Due to the drought here in Texas, hay is like gold now and I cannot afford to waste it by having the horses spread it out and poop and pee on it. With almost no rain here, they have not been able to stomp it into the mud, but they loved to do that as well when we did have rain. It does not take too many ruined round bales to justify the cost of a HayHut! We are now using small square bales in the HayHuts since I ran out of round bales. We can put up to 16 small square bales in at a time.

                        I looked all over the internet for used ones and could not find any, so I began look for new ones. The closest dealers were almost 300 miles away and many of them did not actually have any in stock. Since I was having trouble finding the HayHuts, I knew others were likely in the same position I was. I decided to become a dealer myself and stock them since I was looking to get so many for myself anyway. I have sold dozens of these and often have a problem keeping them in stock!

                        You will not be sorry if you decide to invest in a HayHut. They are very well made and even though we often get very strong winds here, we have never had a problem with them blowing over.
                        Tricia Veley-First Flight Farm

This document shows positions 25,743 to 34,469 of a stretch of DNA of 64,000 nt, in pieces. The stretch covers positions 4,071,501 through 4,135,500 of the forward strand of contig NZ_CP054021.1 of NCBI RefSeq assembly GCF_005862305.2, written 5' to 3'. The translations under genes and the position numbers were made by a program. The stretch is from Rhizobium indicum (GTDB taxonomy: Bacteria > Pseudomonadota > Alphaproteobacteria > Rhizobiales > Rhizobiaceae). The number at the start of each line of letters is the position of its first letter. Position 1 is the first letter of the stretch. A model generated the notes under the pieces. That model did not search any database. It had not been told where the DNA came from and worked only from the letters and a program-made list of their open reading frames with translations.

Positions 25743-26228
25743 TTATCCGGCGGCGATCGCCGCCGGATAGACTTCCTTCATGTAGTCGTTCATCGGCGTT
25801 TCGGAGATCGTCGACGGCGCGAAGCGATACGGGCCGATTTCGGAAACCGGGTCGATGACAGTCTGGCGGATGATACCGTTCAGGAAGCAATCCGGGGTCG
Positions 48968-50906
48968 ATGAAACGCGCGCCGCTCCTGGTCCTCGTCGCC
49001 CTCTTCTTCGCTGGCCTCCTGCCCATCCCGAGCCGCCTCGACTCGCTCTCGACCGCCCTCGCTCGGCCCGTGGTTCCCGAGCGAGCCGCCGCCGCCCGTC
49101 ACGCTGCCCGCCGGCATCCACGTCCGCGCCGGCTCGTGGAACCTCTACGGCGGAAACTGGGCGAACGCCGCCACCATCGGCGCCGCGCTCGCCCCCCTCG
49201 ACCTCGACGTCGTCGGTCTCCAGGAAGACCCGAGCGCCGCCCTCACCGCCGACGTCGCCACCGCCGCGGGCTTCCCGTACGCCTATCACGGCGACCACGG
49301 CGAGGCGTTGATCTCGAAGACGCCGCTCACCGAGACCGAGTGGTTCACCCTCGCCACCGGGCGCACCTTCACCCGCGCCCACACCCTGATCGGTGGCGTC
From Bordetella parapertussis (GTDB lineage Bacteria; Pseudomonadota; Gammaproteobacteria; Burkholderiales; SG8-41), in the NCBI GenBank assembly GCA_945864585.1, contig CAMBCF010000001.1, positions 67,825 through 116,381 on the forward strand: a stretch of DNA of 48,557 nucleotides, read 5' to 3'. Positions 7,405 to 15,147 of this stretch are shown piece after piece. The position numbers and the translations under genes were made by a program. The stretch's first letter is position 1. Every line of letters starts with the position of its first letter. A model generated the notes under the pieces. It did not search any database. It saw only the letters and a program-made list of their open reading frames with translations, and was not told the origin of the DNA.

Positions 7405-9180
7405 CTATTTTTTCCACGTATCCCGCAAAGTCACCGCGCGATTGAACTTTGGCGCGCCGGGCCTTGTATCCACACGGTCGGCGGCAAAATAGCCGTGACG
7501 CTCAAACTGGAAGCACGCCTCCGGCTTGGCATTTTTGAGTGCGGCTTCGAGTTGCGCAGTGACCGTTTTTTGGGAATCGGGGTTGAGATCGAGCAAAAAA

Boerne, Texas
                        830-537-4150 phone/830-537-4154 fax
                        FFF Page on Facebook: Become a fan!
                        FFF Channel on YouTube: See videos


                        • #13
                          another option you may want to consider is our hay feeder



                          • #14
                            FWIW, when I asked for a quote through Duplessis, I was quoted $600 each if I purchased 3 feeders (+ shipping).


                            • #15
                              Originally posted by Phaxxton View Post
                              Are they so light that they would blow over / away in strong winds, though?

                              It took gale force winter winds to send my huts flying. They are not light, but seemed to be well balanced so that when you reach the 'tipping' point, they go right over.
                              What you allow is what will continue.


                              • #16